The founder of Huawei expressed confidence Washington's curbs on sales to the Chinese tech giant will have little impact and said Tuesday it is discussing "emergency relief" from Google for possible loss of services for its smartphone business.
Huawei Technologies Ltd., the biggest maker of network gear for phone carriers, has "supply backups" if it loses access to American components, Ren Zhengfei told Chinese reporters. His comments were broadcast by state TV and other outlets.
The Trump administration's order last week steps up pressure on Huawei, which Washington says is a security risk, and threatens to hamper sales of network gear and other products. Huawei is the No. 2 global smartphone brand but relies on Google's Android operating system and U.S. components suppliers.
China's government repeated its promise to defend Chinese companies abroad but gave no details of what Beijing might do.
American officials say Huawei and other Chinese telecom equipment vendors are a risk because they beholden to the ruling Communist Party. Huawei denies accusations it facilitates Chinese spying.
The U.S. controls "will have no impact within this company" and none on development of next-generation telecom technology, Ren said. He said some low-end business might be affected.
Huawei has developed its own chips for some smartphones and other products but relies on American suppliers for its most advanced components.
Huawei and Google are discussing possible "emergency relief measures" for its smartphone business, which might lose access to some of the American company's services, Ren said. He gave no details.
Google, a unit of Alphabet Inc., said Monday its basic services still will work on Huawei smartphones, which use its Android operating system.
Google gave no details of what services might be curtailed. But the company would be barred from transferring hardware or software directly to Huawei. That would affect maps or other services that require the American company's support.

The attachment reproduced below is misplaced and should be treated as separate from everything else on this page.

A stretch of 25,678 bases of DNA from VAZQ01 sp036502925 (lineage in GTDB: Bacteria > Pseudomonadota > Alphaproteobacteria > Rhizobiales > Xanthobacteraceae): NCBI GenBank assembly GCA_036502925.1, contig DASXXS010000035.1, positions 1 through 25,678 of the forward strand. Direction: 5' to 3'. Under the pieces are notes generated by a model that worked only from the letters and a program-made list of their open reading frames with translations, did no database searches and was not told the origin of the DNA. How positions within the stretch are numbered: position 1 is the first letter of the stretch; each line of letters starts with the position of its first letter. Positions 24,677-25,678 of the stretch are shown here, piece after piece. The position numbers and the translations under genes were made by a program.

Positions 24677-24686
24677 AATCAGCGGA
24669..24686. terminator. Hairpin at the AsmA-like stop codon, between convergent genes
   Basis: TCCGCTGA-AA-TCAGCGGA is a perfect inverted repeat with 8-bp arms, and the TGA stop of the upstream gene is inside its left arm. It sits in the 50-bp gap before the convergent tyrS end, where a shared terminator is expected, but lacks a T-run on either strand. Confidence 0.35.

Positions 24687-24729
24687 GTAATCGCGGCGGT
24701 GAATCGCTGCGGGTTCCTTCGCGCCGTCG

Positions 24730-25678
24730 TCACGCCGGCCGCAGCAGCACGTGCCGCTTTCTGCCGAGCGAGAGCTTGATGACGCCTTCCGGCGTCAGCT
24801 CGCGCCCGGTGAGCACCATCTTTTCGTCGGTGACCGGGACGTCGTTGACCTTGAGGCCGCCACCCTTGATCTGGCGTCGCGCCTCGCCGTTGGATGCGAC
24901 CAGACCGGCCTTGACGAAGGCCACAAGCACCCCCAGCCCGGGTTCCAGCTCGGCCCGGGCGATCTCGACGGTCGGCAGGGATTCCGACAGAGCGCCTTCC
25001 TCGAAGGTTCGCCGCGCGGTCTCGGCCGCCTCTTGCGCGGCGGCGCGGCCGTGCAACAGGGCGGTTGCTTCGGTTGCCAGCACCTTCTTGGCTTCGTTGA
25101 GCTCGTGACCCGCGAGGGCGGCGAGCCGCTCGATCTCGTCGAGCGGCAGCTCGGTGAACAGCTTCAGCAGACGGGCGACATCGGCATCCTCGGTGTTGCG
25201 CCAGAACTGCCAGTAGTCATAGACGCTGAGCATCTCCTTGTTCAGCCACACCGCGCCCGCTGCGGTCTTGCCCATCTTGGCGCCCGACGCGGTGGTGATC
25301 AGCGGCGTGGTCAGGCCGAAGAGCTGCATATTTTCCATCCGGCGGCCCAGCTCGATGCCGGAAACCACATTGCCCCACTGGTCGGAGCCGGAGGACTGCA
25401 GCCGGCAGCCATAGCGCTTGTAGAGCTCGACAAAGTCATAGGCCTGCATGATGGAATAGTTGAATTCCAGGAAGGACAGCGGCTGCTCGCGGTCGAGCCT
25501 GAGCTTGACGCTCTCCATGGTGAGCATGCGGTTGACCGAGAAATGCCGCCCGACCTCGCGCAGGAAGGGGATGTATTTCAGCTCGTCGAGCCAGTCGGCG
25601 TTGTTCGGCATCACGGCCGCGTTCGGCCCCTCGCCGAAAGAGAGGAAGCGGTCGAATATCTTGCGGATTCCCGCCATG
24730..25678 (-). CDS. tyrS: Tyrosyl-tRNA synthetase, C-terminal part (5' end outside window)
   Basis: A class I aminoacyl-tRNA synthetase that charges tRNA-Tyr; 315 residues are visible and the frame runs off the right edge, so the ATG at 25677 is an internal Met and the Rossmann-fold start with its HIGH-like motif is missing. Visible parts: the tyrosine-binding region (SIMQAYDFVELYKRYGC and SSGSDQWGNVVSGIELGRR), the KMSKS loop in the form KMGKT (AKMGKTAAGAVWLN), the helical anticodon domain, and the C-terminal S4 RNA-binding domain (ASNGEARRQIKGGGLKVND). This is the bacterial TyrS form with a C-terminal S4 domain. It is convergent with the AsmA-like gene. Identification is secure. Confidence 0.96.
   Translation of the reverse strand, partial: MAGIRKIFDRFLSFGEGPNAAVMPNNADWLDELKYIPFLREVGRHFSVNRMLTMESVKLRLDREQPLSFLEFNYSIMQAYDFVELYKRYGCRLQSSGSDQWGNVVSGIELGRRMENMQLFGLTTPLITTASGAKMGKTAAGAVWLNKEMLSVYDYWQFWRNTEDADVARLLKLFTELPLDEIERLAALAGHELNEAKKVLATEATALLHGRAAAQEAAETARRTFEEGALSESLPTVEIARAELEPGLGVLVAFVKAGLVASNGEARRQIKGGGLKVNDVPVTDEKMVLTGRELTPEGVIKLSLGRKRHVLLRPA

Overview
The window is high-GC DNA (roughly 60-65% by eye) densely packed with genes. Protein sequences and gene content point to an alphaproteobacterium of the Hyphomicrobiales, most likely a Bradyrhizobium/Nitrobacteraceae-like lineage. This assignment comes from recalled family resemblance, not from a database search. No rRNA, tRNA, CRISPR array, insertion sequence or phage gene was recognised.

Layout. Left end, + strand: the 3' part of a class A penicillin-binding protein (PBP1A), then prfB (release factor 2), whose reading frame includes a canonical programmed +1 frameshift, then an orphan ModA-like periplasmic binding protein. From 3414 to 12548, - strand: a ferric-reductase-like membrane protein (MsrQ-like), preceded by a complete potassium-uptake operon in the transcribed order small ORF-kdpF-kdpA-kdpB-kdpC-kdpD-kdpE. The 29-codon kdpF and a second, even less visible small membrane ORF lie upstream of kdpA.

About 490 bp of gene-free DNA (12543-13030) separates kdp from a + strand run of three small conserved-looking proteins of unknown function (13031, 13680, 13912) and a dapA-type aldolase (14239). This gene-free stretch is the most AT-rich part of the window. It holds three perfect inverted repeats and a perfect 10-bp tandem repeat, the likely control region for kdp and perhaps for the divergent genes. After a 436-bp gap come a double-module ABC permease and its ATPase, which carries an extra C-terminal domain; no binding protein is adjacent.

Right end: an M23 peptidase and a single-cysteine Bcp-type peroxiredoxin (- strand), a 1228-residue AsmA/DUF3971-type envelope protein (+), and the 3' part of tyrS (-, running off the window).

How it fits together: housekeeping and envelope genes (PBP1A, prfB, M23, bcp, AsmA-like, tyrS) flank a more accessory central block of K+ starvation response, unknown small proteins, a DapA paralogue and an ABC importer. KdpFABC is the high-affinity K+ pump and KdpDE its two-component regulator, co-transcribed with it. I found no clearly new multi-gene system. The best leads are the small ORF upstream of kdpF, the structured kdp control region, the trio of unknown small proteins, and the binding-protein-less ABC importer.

Huawei trails only Samsung of South Korea in global smartphone sales. Industry analysts say it might struggle to compete if it cannot line up replacements for Google services that run afoul of the U.S. curbs.
"I should say this impact will be very big, but Google is an extremely good company," Ren said. "We are discussing emergency relief measures."
A foreign ministry spokesman accused Washington of misusing "state power" to hurt foreign companies and interfere in commercial markets.
"The Chinese government has determination and ability to safeguard its legitimate and lawful rights and interests," said the spokesman, Lu Kang.
Apple Inc., Huawei's main American rival in smartphones, makes a prominent potential target for Beijing. The company's iPhones are assembled in China and the country is its No. 2 market after the United States.
Attacking Apple might be politically awkward for Chinese leaders who have accused Washington of mistreating Huawei. Business groups say Chinese officials are trying to reassure American companies they are welcome despite Beijing's tariff war with President Donald Trump. But regulators have an array of tools including tax and safety inspections that can hamper a company with no official acknowledgement it is targeted.
Huawei's U.S. sales collapsed in 2012 after a congressional panel told phone carriers to avoid the company and its smaller Chinese competitor, ZTE Corp., as security threats.
Despite that, Huawei's sales elsewhere have grown rapidly. The company reported earlier its global sales rose 19.5% last year over 2017 to 721.2 billion ($105.2 billion). Profit rose 25.1% to 59.3 billion yuan ($8.6 billion).
Huawei smartphone shipments rose 50 percent over a year earlier in the first three months of 2019 to 59.1 million, while the global industry's total fell 6.6%, according to IDC. Shipments by Samsung and No. 3 Apple declined.
Last week's order, however, threatens to disrupt Huawei's global business by limiting access to components for products sold everywhere, not just in the U.S. market.
It will take effect after a 90-day grace period that will allow some transactions to allow telecom operators that depend on Huawei equipment for "critical services" time to make other arrangements, the U.S. Department of Commerce said Monday in a notice on its website.
Washington has tried to persuade U.S. allies to shun Huawei as a supplier of fifth-generation technology. Australia, Taiwan and some other governments have imposed curbs on use of Huawei technology, but Germany, France and other countries still do business with the company.
AP researcher Shanshan Wang contributed.